Larkin’s English tour causes widespread upset
James Larkin (right), the union leader, on the boat to Britain after his release from prison. Photo: Illustrated London News [London, England], 22 November 1913

Larkin’s English tour causes widespread upset

The ‘man with the divine message’ denounces trade union and Labour Party leaders

Published: 9 December 1913

The Preston branch of the National Union of Journalists last night objected to a demand that they produce a journalists' union ticket before being permitted entry to the Public Hall where Mr James Larkin was set to make an address as part of his English tour to rally support for the Dublin strike. The National Union of Journalists claimed that they had not been consulted prior to the arrangement being made and they rejected the right of organisers of Mr Larkin’s meeting to impose such a condition on their members’ attendance. Most of the journalists who turned up for at the Public Hall were card-carrying members of the union, but their refusal to display them meant, firstly, that they were denied entry and, secondly, that the proceedings are not here reported.

What is known is that the pressmen were not alone feeling alienated. The Preston meeting was remarkable for a series of withdrawals which preceded it. The local trades council, the local branch of the Independent Labour Party and Burnley socialist, Mr Dan Irving, who was expected to chair the meeting, all withdrew for one reason or another. 

The Preston controversy is but the latest in a controversy filled tour by the Irish trade union leader. Many of his speeches have focused as much on denouncing the leaderships of both the trade union movement and the Labour Party in England as they have on encouraging support for the striking workers in Dublin.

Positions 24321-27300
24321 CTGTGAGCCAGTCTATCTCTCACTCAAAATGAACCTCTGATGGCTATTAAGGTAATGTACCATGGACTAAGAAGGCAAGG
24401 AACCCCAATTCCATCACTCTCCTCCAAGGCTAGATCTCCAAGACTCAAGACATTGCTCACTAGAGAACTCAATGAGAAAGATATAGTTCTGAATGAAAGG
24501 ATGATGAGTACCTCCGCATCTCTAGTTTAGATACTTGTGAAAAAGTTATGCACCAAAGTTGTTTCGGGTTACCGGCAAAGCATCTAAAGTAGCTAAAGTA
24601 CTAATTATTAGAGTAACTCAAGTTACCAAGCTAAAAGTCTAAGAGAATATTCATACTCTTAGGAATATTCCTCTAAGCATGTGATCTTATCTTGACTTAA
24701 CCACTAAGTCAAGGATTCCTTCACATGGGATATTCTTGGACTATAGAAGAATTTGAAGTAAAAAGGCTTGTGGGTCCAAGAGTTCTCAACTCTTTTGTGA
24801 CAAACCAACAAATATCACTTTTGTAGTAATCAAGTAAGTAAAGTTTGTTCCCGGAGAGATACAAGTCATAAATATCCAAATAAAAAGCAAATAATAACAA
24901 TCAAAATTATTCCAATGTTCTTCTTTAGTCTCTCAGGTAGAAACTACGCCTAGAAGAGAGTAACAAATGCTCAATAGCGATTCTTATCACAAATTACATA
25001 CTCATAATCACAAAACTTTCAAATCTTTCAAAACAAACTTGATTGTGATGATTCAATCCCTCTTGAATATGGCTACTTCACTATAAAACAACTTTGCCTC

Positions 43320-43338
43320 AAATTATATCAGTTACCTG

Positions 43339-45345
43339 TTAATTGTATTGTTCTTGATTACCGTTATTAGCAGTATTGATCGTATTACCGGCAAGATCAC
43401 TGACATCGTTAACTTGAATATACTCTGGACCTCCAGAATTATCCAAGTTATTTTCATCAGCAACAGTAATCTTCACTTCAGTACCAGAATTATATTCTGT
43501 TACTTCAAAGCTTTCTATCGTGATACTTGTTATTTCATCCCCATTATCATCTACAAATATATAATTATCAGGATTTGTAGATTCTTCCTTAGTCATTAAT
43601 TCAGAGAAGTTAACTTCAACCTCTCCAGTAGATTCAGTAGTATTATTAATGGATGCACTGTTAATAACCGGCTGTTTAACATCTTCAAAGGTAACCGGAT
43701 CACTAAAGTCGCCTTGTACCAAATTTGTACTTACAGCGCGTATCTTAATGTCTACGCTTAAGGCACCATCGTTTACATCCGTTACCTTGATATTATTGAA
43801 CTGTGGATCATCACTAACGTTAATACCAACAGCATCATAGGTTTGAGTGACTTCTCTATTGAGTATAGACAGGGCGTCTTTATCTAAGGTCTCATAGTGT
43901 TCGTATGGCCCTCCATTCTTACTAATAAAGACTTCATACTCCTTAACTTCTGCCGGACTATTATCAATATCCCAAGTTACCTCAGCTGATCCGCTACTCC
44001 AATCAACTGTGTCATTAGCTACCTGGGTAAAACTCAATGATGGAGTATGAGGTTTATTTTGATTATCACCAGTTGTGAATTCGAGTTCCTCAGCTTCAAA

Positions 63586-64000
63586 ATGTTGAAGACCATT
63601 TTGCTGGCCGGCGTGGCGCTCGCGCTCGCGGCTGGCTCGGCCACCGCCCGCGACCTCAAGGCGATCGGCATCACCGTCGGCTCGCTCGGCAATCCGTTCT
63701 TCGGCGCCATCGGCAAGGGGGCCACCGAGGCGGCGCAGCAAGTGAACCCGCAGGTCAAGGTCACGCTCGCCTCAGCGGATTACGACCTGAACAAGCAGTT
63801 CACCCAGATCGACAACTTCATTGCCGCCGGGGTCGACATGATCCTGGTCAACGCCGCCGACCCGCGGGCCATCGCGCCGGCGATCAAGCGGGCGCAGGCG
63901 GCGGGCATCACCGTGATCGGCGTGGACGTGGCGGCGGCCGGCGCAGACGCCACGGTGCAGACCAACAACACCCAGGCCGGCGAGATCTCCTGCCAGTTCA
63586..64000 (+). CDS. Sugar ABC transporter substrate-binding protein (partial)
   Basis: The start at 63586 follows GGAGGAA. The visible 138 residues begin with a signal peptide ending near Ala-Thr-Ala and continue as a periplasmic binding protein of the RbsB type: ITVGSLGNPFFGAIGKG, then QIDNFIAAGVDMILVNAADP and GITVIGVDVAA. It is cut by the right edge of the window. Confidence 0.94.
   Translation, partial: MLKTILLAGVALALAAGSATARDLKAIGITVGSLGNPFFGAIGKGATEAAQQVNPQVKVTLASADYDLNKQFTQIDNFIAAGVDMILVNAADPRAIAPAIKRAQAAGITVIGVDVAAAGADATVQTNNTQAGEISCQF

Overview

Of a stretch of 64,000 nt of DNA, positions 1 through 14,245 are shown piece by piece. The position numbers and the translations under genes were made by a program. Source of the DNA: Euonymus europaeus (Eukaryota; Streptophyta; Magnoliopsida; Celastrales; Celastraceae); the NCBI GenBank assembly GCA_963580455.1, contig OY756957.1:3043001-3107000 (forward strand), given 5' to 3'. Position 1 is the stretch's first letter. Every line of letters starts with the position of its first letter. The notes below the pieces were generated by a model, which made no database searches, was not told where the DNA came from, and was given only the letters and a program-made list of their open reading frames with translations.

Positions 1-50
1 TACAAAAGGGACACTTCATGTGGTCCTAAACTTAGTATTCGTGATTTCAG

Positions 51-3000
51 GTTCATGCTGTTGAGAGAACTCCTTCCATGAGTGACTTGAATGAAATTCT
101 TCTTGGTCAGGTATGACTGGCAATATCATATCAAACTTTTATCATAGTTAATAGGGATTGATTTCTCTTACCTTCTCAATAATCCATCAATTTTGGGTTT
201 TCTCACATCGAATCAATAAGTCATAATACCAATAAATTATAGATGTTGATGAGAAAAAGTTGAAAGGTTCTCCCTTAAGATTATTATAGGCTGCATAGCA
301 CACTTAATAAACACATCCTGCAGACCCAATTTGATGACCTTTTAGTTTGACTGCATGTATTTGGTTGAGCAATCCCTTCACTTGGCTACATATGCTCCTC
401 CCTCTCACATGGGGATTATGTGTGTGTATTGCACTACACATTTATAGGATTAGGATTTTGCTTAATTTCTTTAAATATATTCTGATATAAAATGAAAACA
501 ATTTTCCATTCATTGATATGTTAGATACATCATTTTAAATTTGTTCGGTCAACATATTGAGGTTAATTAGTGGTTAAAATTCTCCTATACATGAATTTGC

Larkin speaking in Manchester last week as part of what has come to be known as his 'fiery cross' tour. (Image: Illustrated London News [London, England], 22 November 1913)

Speaking last week in Liverpool, where he was joined on the platform by Mr James Connolly and where programmes were being sold by Dublin children now being cared for in England, Larkin accused British trade union leaders of being ‘the paid hirelings of the capitalist class, going about amongst the working classes and poisoning their mind’. He claimed that he never asked for a national strike, just that striking workers in Dublin not be ‘scabbed’ upon. More pointedly, Larkin accused the British trade union leader, Mr Joseph Havelock Wilson, of sending scabs on Dublin, while describing his National Sailors and Firemen’s Union as ‘The worst Creatures that ever cursed a country’.

None of this was unexpected. Before that Liverpool meeting, a circular was distributed appealing to sailors and firemen to attend and compel Mr Larkin to apologise for denouncing their leader and members of their Union as 'scabs' after the union had given £500 in a lump sum to carry on the Dublin strike. Larkin described this money as ‘tainted’ and said it was not wanted in Dublin. And far from apologising, he used his Liverpool platform to intensify his criticism of Havelock Wilson, his  every sentence coated in vitriol. Referring back to an old London dock dispute, he alleged that Wilson, ‘who could hardly write his own name, and who knew as much about grammar as of taking the wheel, had written behind the backs of the men to certain employers.’

Joseph Havelock Wilson has been accused by Larkin of sending scab workers to Dublin. (Image: © National Portrait Gallery, London)

Havelock Wilson was not alone in receiving such vituperative treatment. In a prior speech at East Ham Hall, where he had been introduced as the ‘man with the divine message’, Mr Larkin rounded on the Labour MP Mr Philip Snowden, who he described as ‘will-o-the-wisp, a blind man leading the blind.’ Indeed, having worked in the English trade union movement, Larkin added that it had been his ‘dishonour to help bring into being the English Labour Party. May God forgive me for it, and all of you too.'

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